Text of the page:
Updated: Jul 24, 2020
By Mayhah Suri and Ashley Ellixson
Pile of red apples (Edwin Remsberg).
The past few weeks have been chock-full of developments on the genetically modified organisms (GMO) labeling front. Late last month, President Obama has signed a bill requiring all foods containing GM ingredients be labeled. Today is the second in a two-part blog post on this huge development in food law. For a refresher on what “GMO” means, check out Ashley’s post from last year.
As mentioned in part one of this series , the U.S. Department of Agriculture (USDA) will have two years to write the rules on the genetically modified organism (GMO) law. In case it’s been a while since you watched Schoolhouse Rock, USDA is now responsible for making sure this law actually is implemented. The bill Congress passed is how the United States wants to handle GMO labeling, while the USDA rules are the turn-by-turn GPS directions of how to get there. So even though we know what the bill says, what it actually means for you as a farmer, manufacturer, distributor, educator, lawyer, or consumer is still fuzzy until we get further direction from USDA.
You may be thinking: wait, so now I have to read a bill? Worry not, dear reader! I read it for you, but if you’d like to read it yourself, you can find it here. We’ve put some important details of the bill in bold.
NOTE: In the following summary, the terms GMO, bioengineered, GM ingredients, and GM foods are all referring to food containing genetic material modified through recombinant DNA techniques.
It’s important to point out that this bill says food is considered bioengineered if it contains genetic material from recombinant DNA techniques AND the modification can’t be made through conventional breeding or found in nature. As mentioned in the first post, the Food and Drug Administration concluded that this second requirement might create a very high standard for what is even considered a GMO. Food does not need to be labeled if it came from an animal that ate GM feed.
USDA will come up with a threshold for how much of a bioengineered substance must be present for the entire food to be considered bioengineered. USDA must also figure out if any other factors might impact whether or not a food is GM.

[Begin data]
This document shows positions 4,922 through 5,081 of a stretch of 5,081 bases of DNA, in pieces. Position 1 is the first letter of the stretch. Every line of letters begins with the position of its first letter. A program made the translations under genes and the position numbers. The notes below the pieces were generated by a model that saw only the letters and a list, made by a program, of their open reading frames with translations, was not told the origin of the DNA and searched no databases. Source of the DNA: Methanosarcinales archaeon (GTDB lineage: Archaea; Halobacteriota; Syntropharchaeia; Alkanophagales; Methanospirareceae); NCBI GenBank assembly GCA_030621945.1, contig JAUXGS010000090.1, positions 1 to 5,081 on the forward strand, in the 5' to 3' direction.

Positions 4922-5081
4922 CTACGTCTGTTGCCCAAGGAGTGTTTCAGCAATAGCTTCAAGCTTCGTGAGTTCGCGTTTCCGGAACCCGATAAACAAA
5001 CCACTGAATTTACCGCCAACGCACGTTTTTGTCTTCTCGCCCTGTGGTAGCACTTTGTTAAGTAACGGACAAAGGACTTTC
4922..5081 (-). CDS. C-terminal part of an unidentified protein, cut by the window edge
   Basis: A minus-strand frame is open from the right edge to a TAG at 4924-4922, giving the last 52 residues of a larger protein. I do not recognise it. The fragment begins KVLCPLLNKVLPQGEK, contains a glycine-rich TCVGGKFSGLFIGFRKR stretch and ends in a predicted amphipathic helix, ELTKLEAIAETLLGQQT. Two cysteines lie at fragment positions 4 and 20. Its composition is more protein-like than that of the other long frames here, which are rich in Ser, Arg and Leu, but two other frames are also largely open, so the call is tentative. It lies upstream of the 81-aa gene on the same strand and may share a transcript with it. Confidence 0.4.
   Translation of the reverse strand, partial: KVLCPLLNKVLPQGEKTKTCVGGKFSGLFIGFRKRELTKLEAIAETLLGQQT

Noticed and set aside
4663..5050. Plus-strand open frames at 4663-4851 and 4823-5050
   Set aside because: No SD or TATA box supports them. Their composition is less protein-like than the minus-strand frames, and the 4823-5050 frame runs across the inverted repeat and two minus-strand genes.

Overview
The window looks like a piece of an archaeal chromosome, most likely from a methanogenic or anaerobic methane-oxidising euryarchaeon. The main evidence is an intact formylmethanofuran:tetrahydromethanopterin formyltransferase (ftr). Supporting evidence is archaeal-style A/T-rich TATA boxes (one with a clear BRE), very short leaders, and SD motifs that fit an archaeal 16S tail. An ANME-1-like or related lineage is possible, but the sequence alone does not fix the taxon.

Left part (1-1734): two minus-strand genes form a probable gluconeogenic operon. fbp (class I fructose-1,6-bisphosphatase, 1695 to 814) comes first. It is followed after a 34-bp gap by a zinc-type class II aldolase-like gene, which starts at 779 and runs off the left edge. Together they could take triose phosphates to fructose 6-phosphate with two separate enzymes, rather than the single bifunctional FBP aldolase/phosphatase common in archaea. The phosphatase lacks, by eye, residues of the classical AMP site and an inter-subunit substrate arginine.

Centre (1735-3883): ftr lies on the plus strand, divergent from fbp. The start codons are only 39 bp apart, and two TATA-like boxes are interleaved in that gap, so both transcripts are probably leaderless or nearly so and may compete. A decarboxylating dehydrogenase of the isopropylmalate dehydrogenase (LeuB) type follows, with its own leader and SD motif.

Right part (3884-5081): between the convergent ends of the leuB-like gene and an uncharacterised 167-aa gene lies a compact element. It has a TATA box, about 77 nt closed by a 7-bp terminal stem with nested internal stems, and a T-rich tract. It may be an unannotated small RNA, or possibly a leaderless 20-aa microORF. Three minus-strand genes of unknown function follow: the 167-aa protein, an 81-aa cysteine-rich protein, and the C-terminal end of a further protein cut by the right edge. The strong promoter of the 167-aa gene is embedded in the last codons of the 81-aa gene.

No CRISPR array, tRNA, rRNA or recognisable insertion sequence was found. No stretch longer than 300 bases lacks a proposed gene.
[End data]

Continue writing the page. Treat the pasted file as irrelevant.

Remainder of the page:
Most significantly, it’s now mandatory to disclose the presence of GM ingredients in food through a label. The bill doesn’t outline the consequences for failing to use a label, but companies who don’t disclose the presence of GM ingredients will be breaking the law. USDA will not have the authority to recall foods without a label.
No state or municipality can pass laws regarding labeling of GM foods involved in interstate commerce that are under the purview of this law. This pre-empts or nullifies the Vermont GM labeling law.
The GMO disclosure label will only apply to federally inspected foods, where the main ingredient would independently be subject to federal inspection OR in a situation where the main ingredient is liquid like water or broth, the second-main ingredient is subject to federal inspection as well.
In two years’ time, the Secretary of Agriculture will establish a national mandatory bioengineered food disclosure standard and come up with a way to get that disclosure onto products. Any other type of label disclosing the presence of GMOs will not be allowed. This doesn’t prohibit a “no GMO” label. If a product meets federal organic standards, it is assumed to be GMO-free and the manufacturer may say that on the label.
The bill strongly states that any bioengineered food cannot be treated like it’s safer or more dangerous than a non-GM version solely because it’s bioengineered.
The bill also describes the label itself:
The disclosure, or label, can be text, a symbol, or electronic/digital link (but not a URL) and the food manufacturer can pick what it wants to use. The electronic/digital link must refer to a quick response or QR code, which is a picture you can scan with a mobile device to take you straight to a website.